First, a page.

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HSU’s 22nd Annual Campus & Community Dialogue on Race Begins Oct. 26 - Humboldt State Now

HSU’s 22nd Annual Campus & Community Dialogue on Race Begins Oct. 26

Humboldt State’s annual Campus & Community Dialogue on Race (CDOR) will take place Monday, Oct. 26 through Friday, Oct. 30. This year's theme is Global Justice for Black Lives: Examining the Past and Reimagining the Future.

The vision of CDOR is to achieve racial, social, and environmental justice. The program’s mission is to promote and facilitate social and environmental change by engaging a diverse range of individuals, communities, and viewpoints to explore the impact of racism and its intersections with all forms of oppression.

Students, staff, faculty, administrators, and community members will present and attend programs that relate to racial justice and its intersections with all forms of oppression and resistance. View the full calendar and more information here.

This year’s Dialogue includes a Saturday, Nov. 7 virtual Book Talk 11 a.m. and a keynote address by author Claudia Rankine at 2 p.m. in collaboration with the National Endowment for the Arts (NEA) Big Read. HSU is one of 84 organizations nationwide to receive a NEA Big Read grant. An Arts Endowment initiative in partnership with Arts Midwest, the NEA Big Read facilitates ways for communities to share a good book.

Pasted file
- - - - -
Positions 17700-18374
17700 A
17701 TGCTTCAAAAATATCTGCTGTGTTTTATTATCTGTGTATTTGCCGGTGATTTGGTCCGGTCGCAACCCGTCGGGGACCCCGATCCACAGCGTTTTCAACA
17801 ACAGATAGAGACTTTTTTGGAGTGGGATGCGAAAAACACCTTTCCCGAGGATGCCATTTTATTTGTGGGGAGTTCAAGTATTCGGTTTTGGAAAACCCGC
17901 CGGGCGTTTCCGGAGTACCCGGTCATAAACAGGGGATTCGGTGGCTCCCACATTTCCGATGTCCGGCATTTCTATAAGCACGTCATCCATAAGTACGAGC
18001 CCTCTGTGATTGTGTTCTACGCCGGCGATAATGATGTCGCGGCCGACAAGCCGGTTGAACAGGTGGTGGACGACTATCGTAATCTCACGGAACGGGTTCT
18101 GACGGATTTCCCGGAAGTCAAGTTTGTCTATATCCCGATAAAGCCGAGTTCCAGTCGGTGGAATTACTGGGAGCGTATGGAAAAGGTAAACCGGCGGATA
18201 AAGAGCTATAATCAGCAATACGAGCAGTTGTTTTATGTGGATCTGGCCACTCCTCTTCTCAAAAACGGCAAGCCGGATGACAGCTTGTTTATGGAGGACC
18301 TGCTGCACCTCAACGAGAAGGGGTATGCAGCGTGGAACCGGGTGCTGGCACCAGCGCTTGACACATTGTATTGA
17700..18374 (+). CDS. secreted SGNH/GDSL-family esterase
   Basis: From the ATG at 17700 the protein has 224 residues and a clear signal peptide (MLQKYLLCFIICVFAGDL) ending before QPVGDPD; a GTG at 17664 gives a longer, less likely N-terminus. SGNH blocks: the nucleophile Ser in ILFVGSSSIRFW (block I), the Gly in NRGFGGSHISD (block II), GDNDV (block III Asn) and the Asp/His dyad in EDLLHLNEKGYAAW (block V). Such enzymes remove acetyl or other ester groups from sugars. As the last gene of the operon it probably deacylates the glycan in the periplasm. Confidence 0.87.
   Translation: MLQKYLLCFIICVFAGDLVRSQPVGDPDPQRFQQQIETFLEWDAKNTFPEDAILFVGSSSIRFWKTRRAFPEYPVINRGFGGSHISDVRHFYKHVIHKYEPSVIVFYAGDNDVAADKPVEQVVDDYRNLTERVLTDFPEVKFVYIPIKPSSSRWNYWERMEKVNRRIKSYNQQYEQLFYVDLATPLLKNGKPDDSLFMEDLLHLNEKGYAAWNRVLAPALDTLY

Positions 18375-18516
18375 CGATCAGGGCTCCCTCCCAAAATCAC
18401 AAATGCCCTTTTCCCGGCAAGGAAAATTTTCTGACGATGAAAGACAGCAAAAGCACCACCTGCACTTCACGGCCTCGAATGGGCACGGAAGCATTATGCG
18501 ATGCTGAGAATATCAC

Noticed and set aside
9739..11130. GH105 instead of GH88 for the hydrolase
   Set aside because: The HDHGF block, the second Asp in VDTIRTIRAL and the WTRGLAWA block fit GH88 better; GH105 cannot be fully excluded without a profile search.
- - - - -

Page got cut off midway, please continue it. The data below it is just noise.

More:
Claudia Rankine’s award-winning book Citizen: An American Lyric helps readers come to terms with the continued realities of racism in the U.S. The book demonstrates that anti-Black racism and white supremacy remain widely unexamined and unchecked. More than a dozen local organizations in Humboldt County have committed to reading this book and to working for systemic change in our community. More information is available on the program’s website.

CDOR also welcomes back Lawrence Ross, who presented during Black Liberation Month earlier this year. Ross will be presenting a virtual follow-up on the talk on the politics of race on America’s colleges on Monday, Oct. 26 at 2 p.m. Ross has written a total of seven books on the African American experience, including Blackballed: The Black & White Politics of Race on America’s Campuses, which explores the present and historical issues of racism on hundreds of American college campuses, and how that ties into today’s #BlackLivesMatter. You can watch his February talk at HSU here.

Bettina Love will virtually present for the “So You Want to Teach” event on Tuesday, Oct. 27. Love is an award-winning author and Associate Professor of Educational Theory & Practice at the University of Georgia. She is one of the field’s most esteemed educational researchers in the areas of how anti-blackness operates in schools, hip-hop education, and urban education. Her work is also concerned with how teachers and schools working with parents and communities can build communal, civically engaged schools rooted in intersectional social justice for the goal of equitable classroom.

For more information visit dialogue.humboldt.edu.